Role of Periodontal Therapy in Management of Common Complex Systemic Diseases and Conditions: An Update
The link between oral disease and systemic disease has been widely studied. Poor oral health has been associated with multiple systemic conditions such as atherosclerosis, diabetes mellitus, adverse pregnancy outcomes, and respiratory conditions. A recent study published in October 2018 in Periodontology 2000 aimed to examine the results of clinical trials to determine if treatment of periodontal disease improves systemic diseases and condition outcomes.1
Numerous systematic reviews have been written on the topic of the relationship between oral and systemic disease. In one such review published in 2010, the authors attempted to answer the question, “Does periodontal therapy reduce the risk for systemic disease?” That review concluded, “there was little evidence that periodontal therapy prevented or modified the progression of systemic disease”. The clinical trials used in the review had small sample sizes and limited duration of follow-up. Therefore, this prompted the current review, to reassess clinical trials published since 2010.
Clinical trials conducted since 2010 were limited. The authors found clinical trials that studied the effects of periodontal interventions to prevent the initiation or progression of systemic diseases for only four major conditions, they included adverse pregnancy outcomes, diabetes, pneumonia, and chronic obstructive pulmonary disease. The clinical trials included in this update showed evidence that periodontal intervention did indeed prevent and slow the progression of the disease for adverse pregnancy outcomes, diabetes, pneumonia, and COPD. No evidence was found in clinical trials to show periodontal intervention reduces the risk of cardiovascular disease.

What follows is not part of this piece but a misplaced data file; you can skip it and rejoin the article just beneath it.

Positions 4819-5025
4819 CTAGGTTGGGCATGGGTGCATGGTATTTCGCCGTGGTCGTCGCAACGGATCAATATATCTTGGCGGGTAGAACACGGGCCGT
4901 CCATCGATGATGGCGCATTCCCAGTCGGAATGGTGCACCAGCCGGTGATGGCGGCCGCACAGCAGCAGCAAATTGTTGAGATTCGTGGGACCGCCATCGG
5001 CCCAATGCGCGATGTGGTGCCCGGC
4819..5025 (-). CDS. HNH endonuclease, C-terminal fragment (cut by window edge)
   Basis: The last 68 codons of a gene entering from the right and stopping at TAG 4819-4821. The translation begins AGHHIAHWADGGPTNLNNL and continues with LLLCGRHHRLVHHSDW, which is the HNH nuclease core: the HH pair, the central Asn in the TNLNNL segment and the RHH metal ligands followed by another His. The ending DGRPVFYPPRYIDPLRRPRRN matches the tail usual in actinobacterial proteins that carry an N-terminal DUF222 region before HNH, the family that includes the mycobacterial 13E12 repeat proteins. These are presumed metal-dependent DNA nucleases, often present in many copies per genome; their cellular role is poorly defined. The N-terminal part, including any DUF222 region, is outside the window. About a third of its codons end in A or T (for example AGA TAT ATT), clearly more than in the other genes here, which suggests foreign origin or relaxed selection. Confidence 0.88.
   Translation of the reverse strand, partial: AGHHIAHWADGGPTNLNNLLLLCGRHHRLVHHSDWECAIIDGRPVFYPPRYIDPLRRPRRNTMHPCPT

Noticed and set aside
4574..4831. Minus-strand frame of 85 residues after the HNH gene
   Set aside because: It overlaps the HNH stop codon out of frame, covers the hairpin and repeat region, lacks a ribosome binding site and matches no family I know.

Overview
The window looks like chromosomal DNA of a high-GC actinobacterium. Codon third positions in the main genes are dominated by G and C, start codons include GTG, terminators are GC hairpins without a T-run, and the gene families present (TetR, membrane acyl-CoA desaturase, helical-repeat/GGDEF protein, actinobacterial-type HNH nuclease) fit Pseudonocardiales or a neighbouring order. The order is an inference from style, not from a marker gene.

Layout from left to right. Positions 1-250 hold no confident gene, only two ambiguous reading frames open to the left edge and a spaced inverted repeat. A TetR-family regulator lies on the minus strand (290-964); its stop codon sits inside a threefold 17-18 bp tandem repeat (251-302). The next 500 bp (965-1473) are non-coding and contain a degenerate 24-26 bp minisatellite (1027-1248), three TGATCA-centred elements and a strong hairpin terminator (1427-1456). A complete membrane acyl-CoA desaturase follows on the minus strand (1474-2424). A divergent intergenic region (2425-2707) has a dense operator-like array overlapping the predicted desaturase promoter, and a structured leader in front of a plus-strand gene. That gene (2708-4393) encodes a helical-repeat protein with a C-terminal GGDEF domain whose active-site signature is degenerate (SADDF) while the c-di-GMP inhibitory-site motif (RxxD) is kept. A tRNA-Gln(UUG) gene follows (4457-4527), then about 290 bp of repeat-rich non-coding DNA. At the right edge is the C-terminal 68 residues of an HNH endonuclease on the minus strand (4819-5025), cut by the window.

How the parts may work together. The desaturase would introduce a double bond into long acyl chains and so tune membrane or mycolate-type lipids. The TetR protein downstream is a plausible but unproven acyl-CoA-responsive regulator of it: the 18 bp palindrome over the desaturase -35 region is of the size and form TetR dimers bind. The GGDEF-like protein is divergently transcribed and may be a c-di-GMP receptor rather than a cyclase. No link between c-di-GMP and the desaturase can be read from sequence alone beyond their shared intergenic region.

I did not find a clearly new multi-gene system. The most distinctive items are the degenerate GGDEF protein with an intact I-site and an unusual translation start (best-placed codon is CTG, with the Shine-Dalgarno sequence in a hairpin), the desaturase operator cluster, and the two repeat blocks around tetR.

Even with more current clinical trials, the authors note some shortcomings. There was a common lack of definition of systemic disease outcomes and periodontal disease leading to erroneous conclusions. Additionally, group sizes were again quite small, and the follow-up of study participants was found to be quite short, rarely spanning more than a year. These shortcomings are very limiting when trying to generalize findings for this update.
Ultimately, the authors summarize their findings by stating “this review describes the results from randomized controlled trials which suggest that periodontal intervention can reduce the risk for several common complex diseases and conditions, namely adverse pregnancy outcomes, diabetes, pneumonia, and chronic obstructive pulmonary disease. To date, no other common complex diseases and conditions have been shown to be influenced by these interventions. Caution is therefore warranted when ascribing efficacy for periodontal interventions to prevent other diseases. Additional well-designed and appropriately powered randomized controlled trials are required to support such claims.”
Were you aware there was little evidence to indicate periodontal intervention is effective in the prevention and control of cardiovascular disease? Would you like to see more well-designed trials to evaluate the long-term efficacy of periodontal interventions on other common complex diseases? Considering these findings, will you address periodontal disease differently when explaining the benefits of periodontal therapy to patients? If so, how will you change your explanation?
- Sabharwal A, Gomes-Filho IS, Stellrecht E, Scannapieco FA. Role of periodontal therapy in management of common complex systemic diseases and conditions: An update. Periodontol 2000. 2018;78(1):212‐226. doi:10.1111/prd.12226
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